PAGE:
Nurikabe by Tom Collyer

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Nurikabe by Tom Collyer

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Theme: Increasing Ripples (Originally for the 2015 Polish Puzzle Championship Online Qualifier)

Author/Opus: This is the 27th puzzle from our contributing puzzlemaster Tom Collyer.

Rules: Standard Nurikabe rules.

Answer String: Enter the length in cells of each of the black segments (the unnumbered, connected “ocean”) from left to right for the marked rows, starting at the top. Separate each row’s entry from the next with a comma.

Time Standards (highlight to view): Grandmaster = 2:00, Master = 2:30, Expert = 5:00

Solution: PDF

Note: Follow this link for other classic Nurikabe. If you are new to this puzzle type, here are our easiest Nurikabes to get started on.

  • Carl W says:

    Just before working on this one I had been looking at a Fillomino. So I confused myself for some time trying to get started on this one because I kept imagining islands connecting like numbers. Once I reminded myself that the rules require exactly one given per island things progressed much more nicely.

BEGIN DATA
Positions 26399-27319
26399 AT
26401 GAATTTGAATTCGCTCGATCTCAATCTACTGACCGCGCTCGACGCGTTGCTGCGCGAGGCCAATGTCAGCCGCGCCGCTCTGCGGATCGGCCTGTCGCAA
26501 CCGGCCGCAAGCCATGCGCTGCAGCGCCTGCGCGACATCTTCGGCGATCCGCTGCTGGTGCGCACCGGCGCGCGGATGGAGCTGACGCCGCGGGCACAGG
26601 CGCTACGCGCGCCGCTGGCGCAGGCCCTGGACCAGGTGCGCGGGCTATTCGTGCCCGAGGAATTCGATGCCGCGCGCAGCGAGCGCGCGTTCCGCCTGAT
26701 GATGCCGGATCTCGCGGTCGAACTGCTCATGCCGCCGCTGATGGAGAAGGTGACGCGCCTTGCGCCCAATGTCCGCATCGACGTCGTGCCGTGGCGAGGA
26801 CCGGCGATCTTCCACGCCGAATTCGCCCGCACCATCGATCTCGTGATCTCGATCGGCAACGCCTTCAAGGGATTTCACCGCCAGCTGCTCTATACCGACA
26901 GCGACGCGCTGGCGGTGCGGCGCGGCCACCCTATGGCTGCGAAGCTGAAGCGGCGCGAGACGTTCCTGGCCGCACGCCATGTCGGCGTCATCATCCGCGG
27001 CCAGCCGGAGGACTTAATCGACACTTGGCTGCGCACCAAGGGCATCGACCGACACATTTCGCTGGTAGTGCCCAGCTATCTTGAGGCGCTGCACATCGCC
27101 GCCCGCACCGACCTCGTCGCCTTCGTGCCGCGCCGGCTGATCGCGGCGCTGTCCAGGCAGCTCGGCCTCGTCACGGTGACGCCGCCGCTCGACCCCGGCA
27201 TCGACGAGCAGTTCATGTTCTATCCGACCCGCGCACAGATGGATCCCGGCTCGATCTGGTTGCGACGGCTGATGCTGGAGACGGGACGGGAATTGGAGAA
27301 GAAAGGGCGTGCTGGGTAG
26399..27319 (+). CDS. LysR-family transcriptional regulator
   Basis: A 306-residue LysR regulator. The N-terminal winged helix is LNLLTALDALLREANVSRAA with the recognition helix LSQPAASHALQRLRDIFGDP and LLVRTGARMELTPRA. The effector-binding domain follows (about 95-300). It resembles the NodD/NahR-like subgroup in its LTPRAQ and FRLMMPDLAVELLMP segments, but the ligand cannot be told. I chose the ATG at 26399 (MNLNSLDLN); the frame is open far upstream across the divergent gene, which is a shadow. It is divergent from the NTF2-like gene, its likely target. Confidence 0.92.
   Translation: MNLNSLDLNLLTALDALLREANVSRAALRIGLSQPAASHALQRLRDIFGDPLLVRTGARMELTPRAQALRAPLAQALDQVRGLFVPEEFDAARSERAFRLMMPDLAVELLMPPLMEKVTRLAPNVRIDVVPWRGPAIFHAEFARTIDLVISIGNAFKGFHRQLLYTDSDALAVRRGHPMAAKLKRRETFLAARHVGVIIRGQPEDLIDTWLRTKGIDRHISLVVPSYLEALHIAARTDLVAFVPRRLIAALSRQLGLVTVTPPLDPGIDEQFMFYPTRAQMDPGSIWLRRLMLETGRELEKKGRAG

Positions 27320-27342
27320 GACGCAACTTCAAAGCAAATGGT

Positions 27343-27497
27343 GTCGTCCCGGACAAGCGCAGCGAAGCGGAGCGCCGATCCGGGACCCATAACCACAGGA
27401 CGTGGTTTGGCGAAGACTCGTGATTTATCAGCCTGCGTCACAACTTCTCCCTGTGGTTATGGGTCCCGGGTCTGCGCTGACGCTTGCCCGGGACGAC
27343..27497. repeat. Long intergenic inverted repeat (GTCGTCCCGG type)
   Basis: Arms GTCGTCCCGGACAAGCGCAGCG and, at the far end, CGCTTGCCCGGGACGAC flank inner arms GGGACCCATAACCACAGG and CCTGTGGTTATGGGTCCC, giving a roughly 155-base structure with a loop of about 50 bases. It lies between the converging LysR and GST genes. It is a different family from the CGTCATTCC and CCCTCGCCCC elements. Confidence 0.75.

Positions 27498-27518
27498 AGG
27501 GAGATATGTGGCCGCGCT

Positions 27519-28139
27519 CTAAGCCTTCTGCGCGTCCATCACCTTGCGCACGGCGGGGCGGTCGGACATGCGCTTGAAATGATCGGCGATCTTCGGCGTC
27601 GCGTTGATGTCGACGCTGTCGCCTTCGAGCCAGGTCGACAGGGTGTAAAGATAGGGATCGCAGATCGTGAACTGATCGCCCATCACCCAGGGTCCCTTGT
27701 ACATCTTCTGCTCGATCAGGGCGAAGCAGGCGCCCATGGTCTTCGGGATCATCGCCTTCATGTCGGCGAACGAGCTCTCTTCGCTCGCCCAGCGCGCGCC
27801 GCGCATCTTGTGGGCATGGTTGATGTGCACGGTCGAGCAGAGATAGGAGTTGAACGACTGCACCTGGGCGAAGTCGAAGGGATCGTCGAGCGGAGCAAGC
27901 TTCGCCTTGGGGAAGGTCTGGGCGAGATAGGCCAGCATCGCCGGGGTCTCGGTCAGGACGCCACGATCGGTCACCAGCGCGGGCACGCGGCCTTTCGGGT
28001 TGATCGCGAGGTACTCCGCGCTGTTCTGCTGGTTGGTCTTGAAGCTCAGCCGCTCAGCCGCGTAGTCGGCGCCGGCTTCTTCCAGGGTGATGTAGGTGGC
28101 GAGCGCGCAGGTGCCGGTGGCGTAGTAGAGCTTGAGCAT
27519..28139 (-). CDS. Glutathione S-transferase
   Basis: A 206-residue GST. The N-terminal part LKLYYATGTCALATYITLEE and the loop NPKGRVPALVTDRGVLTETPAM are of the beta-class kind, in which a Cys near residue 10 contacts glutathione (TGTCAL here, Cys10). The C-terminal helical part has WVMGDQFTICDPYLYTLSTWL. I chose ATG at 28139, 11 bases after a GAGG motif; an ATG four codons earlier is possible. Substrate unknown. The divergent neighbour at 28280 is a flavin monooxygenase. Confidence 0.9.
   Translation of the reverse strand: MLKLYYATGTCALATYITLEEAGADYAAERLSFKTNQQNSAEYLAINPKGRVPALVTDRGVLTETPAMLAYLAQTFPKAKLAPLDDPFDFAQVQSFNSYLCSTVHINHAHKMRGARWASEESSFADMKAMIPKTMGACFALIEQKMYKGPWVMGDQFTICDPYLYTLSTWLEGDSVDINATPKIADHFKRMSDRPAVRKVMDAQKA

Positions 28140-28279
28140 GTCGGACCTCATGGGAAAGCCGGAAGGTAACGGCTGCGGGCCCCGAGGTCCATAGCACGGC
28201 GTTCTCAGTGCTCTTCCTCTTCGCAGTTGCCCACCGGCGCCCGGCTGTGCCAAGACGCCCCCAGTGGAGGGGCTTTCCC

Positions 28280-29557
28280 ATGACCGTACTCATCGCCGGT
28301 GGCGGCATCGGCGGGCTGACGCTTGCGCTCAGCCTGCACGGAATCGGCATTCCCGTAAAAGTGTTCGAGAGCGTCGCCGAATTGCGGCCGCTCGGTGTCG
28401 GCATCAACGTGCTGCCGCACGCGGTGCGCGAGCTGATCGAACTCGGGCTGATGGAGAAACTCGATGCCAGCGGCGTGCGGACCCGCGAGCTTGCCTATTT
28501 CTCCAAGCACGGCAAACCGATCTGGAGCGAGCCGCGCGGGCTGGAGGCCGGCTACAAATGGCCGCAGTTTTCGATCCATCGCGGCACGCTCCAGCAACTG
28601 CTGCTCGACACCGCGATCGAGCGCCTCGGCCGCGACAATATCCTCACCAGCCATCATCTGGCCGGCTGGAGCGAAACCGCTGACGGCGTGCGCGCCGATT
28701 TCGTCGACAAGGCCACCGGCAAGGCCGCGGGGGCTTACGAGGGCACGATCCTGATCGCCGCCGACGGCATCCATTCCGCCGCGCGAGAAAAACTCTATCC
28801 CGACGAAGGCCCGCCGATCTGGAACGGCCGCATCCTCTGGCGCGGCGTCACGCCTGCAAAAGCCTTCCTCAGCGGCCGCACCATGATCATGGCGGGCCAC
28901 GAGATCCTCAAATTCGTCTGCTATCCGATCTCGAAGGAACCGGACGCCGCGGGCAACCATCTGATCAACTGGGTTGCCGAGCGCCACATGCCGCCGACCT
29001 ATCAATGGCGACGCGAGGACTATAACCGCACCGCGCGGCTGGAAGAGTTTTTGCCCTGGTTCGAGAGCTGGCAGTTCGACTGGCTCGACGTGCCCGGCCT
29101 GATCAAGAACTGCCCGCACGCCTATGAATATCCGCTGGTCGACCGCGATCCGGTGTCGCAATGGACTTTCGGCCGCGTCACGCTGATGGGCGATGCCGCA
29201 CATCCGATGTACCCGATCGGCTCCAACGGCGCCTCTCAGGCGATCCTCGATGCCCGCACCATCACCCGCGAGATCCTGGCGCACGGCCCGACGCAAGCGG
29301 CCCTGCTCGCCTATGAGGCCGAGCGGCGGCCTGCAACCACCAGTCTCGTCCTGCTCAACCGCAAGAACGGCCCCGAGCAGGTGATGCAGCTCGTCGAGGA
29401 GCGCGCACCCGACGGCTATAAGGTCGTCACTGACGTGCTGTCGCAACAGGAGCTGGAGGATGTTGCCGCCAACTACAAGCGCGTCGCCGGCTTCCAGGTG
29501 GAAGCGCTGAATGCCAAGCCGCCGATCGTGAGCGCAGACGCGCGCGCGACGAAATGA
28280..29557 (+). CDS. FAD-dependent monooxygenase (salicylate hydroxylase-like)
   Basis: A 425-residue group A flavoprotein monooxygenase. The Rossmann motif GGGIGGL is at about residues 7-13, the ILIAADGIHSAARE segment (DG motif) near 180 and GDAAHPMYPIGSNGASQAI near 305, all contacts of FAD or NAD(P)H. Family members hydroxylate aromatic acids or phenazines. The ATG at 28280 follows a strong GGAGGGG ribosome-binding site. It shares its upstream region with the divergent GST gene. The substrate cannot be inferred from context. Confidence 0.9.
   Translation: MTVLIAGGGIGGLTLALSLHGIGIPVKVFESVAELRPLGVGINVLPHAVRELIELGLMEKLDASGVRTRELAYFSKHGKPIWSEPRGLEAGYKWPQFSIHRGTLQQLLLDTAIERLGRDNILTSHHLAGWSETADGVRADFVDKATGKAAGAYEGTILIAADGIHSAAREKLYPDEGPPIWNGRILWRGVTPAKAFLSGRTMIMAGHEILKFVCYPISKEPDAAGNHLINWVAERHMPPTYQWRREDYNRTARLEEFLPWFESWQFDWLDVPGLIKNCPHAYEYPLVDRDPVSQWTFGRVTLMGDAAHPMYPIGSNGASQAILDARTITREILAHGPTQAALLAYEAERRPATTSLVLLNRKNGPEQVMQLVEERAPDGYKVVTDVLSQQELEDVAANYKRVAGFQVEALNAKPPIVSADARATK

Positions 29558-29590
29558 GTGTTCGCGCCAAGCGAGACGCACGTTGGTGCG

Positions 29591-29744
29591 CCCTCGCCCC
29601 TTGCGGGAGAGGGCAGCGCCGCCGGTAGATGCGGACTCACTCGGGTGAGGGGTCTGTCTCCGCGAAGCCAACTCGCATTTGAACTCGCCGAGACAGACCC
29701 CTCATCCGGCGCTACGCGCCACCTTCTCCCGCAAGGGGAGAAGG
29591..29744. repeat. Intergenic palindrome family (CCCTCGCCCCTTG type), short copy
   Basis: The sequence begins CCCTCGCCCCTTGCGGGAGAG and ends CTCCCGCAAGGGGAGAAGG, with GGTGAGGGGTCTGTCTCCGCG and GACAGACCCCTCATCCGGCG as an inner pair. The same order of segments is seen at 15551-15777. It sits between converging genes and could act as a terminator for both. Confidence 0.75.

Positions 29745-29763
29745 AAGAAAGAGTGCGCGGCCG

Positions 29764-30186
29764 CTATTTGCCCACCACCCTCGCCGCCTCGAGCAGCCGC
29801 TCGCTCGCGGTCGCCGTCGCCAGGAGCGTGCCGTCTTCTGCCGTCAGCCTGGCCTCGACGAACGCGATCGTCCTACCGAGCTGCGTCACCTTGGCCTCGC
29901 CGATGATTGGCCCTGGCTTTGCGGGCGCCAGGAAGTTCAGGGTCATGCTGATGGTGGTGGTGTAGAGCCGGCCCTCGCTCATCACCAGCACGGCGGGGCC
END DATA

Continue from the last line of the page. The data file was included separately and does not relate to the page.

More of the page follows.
• Tom Collyer says:

      I’ve done grids that function as both nurikabe/numberlink and cave/fillomino before, but I’m not sure that nurikabe/fillomino would quite work 🙂

      • Carl W says:

        It’s pretty easy to show that a Nurikabe/Fillomino can work at a trivial size, (think, a 2×2 grid with a single given “1”).

        But having an interesting puzzle at a larger size would definitely be tough to pull off. You need as many cells in hidden Fillomino polyominoes as you have cells of the Nurikabe wall. And it’s going to be tough to clue that many hidden polyominoes uniquely with only one available clue per Fillomino polyomino.

  • Para says:

    I’ve seen you use this opening with the 4 in the corner at least twice before (#99 and #128 on your blog). It was a bit of a deja-vu.

    • Tom Collyer says:

      Well – it’s just an opening – most novelty in nurikabe needs a bit of development in the solution of the puzzle first. I used to have quite a thing for starting with an X pentomino as well. Both are far less common than opening a nurikabe with pairs of diagonally adjacent givens.

  • skynet says:

    neat puzzle.5:58

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